And that’s exactly what has happened, John tells us, is that in the person of Jesus Christ, the light of God has broken into the human heart, every human person. Which opens up just a million places of wonder and sadness. The sorrow is how much more ridiculous is it, chaotic to run away from God?
So, all this is to say is that each one of us encounters the light of God in Jesus Christ. And we don’t just encounter it external to us, but it’s actually by the Spirit of God through the risen Christ is actually breaking into our heart.
And it is this Jesus who is our light. And so, to run away from Jesus, to resist Jesus is to resist our true home, our true being, our true future.
And it’s a stunning thing to think that in each place of human sorrow—even those of us who think we’re very far from God, even as those of us who don’t believe in God, even those in our life that we worry, and we have such perhaps fear for even because they just seem like they’re drifting away—that there is no person whom Jesus hasn’t broken in for.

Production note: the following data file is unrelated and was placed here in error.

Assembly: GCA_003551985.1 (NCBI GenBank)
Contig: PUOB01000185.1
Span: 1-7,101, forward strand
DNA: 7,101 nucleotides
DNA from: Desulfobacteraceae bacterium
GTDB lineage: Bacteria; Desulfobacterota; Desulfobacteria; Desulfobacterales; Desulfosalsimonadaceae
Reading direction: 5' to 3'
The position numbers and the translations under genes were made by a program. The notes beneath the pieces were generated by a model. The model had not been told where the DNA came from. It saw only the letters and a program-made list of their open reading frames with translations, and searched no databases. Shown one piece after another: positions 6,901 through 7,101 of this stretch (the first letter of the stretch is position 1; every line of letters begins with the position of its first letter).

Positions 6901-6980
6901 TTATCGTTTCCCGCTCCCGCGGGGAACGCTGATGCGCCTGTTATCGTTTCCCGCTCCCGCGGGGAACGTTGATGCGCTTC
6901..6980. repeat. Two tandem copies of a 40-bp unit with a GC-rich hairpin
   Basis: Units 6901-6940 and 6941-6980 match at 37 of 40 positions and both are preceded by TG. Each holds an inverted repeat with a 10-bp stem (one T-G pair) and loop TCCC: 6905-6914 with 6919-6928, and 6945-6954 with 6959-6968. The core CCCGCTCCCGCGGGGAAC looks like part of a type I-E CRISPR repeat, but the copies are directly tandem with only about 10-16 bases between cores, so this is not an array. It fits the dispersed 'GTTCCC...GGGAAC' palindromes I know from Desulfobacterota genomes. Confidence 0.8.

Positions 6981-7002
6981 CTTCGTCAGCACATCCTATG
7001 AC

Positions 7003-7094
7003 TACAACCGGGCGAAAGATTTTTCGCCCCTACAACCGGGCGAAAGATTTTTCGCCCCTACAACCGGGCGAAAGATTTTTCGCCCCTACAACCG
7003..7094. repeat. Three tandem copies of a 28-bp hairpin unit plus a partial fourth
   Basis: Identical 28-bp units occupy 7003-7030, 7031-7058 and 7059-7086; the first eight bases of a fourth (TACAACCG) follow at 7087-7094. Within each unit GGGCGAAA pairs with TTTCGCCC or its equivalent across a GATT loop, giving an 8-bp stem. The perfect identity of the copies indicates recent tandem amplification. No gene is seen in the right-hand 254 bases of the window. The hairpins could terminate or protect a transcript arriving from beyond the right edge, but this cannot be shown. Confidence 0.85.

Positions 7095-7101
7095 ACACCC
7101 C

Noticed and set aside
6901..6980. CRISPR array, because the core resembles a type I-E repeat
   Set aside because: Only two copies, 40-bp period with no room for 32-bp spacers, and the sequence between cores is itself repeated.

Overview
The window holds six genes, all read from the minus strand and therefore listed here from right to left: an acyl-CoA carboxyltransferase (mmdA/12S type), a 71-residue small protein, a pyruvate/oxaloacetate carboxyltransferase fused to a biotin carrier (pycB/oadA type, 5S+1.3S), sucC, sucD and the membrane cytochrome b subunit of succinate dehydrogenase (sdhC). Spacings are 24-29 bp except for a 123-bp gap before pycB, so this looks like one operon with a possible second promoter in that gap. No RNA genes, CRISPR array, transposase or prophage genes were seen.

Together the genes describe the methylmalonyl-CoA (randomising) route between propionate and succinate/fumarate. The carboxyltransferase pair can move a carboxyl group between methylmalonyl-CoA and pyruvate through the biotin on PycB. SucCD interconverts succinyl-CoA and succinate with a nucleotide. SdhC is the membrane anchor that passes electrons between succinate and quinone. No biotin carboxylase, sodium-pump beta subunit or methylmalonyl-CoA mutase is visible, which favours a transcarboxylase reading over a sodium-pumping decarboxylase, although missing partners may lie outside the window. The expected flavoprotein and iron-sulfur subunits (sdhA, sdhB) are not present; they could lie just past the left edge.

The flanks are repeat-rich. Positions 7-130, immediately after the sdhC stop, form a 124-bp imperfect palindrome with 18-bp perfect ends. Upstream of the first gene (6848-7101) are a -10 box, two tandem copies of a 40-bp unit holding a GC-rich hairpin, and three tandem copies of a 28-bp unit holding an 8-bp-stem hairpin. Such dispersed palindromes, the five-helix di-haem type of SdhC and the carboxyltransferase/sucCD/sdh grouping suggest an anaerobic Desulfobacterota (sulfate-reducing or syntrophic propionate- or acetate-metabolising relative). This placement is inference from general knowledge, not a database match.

There is no person who is outside the scope of Jesus’ love. There is no person who is so powerful that they are able to resist every bit of Jesus’ light and love because it is already broken in.
And so, the invitation then is to receive it. To receive it. To stop resisting it. To come home, to just say yes to love. And if this is the posture of Jesus towards every person, this is also the posture of Jesus’ people toward every person.
[00:38:18] Anthony: Amen. That’s where it gets highly practical, right? The way that we view our neighbor. The way that we love our enemies. And may we, Lord, point to truth as it is. I’m looking at verse 16 right now, Wynn, and it talks about a God who doesn’t give us the scraps off his table. It’s from his fullness we’ve all received grace upon grace! He doesn’t withhold. He is not separated from you.